I was adopted in 1976 as a four-month-old by a Caucasian family in a suburb of Minneapolis, a town of Lutheran blondes with two-story houses and Scandinavian or German last names. My parents had my sister within two years, and we grew up wearing matching dresses in different colors (mine, usually red; hers, blue), our long hair curled and tied with ribbons. When I was in junior high school, my mother decided to take me to the counter at Dayton’s, where she bought her cosmetics, to get my color wheel done, not in any ceremonial mother-daughter bonding way but in a this-is-how-women-are-expected-to-look way. To my embarrassment, the consultant in her white lab coat seemed flummoxed that I didn’t have creased lids on which to apply “my colors”—seashell pink and dark plum that would “open up brown eyes”—though she did muddle through. By the merciful end, I looked like a Bratz doll gone awry with color-blocked clothes, a frizzy spiral perm, and frosty mauve lipstick.

Today’s Asian models are not, of course, entirely without precedents. Marie Helvin, born to an American GI father and a Japanese mother, palled around with Jerry Hall in the seventies, and Filipina Anna Bayle joined Yves Saint Laurent’s cabine around the same time. Of German and Japanese descent, Tina Chow was photographed by Cecil Beaton and Arthur Elgort and was a fixture of the New York art scene in the 1980s. In the nineties, the edgy Jenny Shimizu was known for her CK One ads (and her relationship with Angelina Jolie), and the exotic-alien Irina Pantaeva, with the high cheekbones of a Siberian warrior, was championed by Karl Lagerfeld. As striking as these women were, they were rare, extreme creatures, hothouse flowers in the landscape rather than examples of anyone we—or I in particular—knew firsthand.

·

Cecil Beaton vs. Steven Meisel

Cecil Beaton vs. Steven Meisel

·

With no guidance or role models with whom to identify, I experimented on my own, with disastrous results. Mascara made my downward-curling, sparse lashes clump together, misapplied peach bronzer left me orange, and chunky highlights transformed me into a dead ringer for Smashing Pumpkins guitarist James Iha. Despite all my efforts and the exorbitant sums I paid to achieve my own version of my mother’s, sister’s, and aunt’s ashen highlights, I was no Cindy Crawford; I was not even me. My parents, who used the term Oriental, and I rarely talked about my feelings as an outsider. Their responses were more consolation—“You’re different; don’t worry about it”—than a celebration of difference.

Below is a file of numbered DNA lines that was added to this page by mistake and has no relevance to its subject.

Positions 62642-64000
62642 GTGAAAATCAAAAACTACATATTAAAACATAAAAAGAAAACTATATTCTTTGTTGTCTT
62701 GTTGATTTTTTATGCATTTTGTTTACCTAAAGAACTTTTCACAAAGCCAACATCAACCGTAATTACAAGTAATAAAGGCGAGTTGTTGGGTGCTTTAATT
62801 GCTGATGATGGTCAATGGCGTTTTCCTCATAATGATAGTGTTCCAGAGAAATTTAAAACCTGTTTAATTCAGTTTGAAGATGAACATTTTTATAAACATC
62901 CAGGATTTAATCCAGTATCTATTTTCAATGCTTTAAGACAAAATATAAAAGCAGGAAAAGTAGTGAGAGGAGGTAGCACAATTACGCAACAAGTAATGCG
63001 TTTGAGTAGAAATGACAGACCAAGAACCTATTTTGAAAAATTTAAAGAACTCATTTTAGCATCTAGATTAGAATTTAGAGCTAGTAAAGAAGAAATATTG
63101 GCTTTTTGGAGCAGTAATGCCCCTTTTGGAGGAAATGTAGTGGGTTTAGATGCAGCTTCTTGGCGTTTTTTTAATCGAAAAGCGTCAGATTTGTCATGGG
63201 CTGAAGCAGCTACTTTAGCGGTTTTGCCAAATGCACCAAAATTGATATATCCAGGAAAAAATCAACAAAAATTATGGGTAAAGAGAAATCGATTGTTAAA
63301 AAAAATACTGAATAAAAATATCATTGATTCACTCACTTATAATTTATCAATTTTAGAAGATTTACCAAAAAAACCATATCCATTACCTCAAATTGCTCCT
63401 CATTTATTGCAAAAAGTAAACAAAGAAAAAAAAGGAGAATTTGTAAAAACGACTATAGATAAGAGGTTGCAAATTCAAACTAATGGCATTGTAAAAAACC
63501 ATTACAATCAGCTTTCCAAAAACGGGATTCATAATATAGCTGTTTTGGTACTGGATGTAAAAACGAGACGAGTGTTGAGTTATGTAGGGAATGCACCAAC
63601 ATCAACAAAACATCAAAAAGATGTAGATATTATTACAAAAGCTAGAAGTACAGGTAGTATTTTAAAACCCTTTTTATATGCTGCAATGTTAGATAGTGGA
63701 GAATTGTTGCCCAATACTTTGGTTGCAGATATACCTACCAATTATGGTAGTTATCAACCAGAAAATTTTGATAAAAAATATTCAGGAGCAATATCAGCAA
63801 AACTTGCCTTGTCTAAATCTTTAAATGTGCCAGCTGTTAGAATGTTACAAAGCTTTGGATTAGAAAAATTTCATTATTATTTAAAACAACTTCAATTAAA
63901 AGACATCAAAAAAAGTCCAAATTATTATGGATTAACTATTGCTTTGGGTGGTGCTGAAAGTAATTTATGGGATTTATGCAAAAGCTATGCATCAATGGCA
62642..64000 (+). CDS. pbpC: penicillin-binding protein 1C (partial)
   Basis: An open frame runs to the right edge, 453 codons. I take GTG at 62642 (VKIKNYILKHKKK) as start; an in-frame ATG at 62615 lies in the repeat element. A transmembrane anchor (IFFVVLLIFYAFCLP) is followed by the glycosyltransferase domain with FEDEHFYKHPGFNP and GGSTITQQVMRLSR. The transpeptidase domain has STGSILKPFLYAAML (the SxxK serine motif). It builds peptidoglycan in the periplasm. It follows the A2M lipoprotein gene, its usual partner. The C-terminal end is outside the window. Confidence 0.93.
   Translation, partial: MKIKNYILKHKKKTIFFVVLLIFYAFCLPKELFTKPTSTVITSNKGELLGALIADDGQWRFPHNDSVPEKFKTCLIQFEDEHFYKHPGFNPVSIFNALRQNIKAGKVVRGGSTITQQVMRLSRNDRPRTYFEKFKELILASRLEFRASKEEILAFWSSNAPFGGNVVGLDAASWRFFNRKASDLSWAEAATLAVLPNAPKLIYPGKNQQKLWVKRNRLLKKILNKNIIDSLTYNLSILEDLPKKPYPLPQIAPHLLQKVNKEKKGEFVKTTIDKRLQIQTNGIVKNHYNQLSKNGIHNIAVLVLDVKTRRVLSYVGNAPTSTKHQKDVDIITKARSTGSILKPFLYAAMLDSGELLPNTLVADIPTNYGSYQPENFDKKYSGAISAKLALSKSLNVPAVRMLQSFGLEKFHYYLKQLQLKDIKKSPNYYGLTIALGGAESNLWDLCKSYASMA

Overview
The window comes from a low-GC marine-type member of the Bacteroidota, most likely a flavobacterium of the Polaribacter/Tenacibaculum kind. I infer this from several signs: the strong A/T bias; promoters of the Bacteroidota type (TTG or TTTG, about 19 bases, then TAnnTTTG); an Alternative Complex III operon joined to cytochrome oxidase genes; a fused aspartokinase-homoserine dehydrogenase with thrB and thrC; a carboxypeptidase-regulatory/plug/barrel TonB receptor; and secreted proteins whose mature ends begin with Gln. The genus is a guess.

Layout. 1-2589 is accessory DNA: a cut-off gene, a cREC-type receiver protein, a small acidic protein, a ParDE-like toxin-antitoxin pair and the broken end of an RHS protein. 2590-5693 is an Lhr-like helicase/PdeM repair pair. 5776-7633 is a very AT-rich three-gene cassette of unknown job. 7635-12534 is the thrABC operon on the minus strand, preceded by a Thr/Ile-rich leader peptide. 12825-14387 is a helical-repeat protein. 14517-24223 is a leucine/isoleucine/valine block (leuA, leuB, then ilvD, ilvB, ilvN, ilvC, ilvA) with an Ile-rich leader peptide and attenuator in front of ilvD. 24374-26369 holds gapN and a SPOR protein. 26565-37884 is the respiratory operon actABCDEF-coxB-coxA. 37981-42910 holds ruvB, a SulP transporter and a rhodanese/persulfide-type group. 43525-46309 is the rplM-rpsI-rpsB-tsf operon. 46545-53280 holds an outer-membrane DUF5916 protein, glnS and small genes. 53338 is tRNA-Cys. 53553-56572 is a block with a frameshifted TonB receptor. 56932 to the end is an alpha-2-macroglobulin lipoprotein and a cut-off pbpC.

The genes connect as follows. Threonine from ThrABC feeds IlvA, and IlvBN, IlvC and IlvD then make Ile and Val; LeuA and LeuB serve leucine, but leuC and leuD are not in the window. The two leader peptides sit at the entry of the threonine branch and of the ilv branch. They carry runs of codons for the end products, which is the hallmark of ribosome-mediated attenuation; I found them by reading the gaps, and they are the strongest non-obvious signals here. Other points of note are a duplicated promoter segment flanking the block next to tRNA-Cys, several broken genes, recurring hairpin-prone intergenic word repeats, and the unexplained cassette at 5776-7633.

My sense of isolation changed after a college trip to Seoul, organized by the agency that handled my adoption, for adoptees to experience the culture lost to them. Everything I knew about beauty and myself had the opposite meaning in the city of my birth. At five foot six I was not as average as I felt back home, and I was not meant to have fried, brassy hair or a ruddy, blotchy complexion from excessive tanning. Going into a drugstore was a revelation: aisles of hair-dye boxes in shade after shade of dark brown and black. For the first time, I was surrounded by people who mostly looked like me. I say “mostly” because I saw endless variations of facial features and body type and bone structure and hairstyle, all within the Asian race. The experience was electrifying and led me eventually to change my last name to the one I was born with. Under reason for change on the paperwork I filled out in a government office downtown, I simply wrote “personal preference.” “Chang,” which I knew from the scant information in my adoption file, was the only tie I had to a culture, my culture. It was a way of connecting to my lineage and identity, a way to present myself to the world as who and what I was. The first time I made a restaurant reservation under my new name, hearing it aloud like a declaration, I felt neither liberation nor relief exactly, only that it made sense.

Looking for explanations for the current embrace of Asian models can be elusive—fashion people tend to defend their right to put whim and mood above any socially conscious prerogatives, and some describe the phenomenon as a nonevent. But starkly commercial factors are clearly playing a part.

·

Photographed by Steven Meisel

Photographed by Steven Meisel

·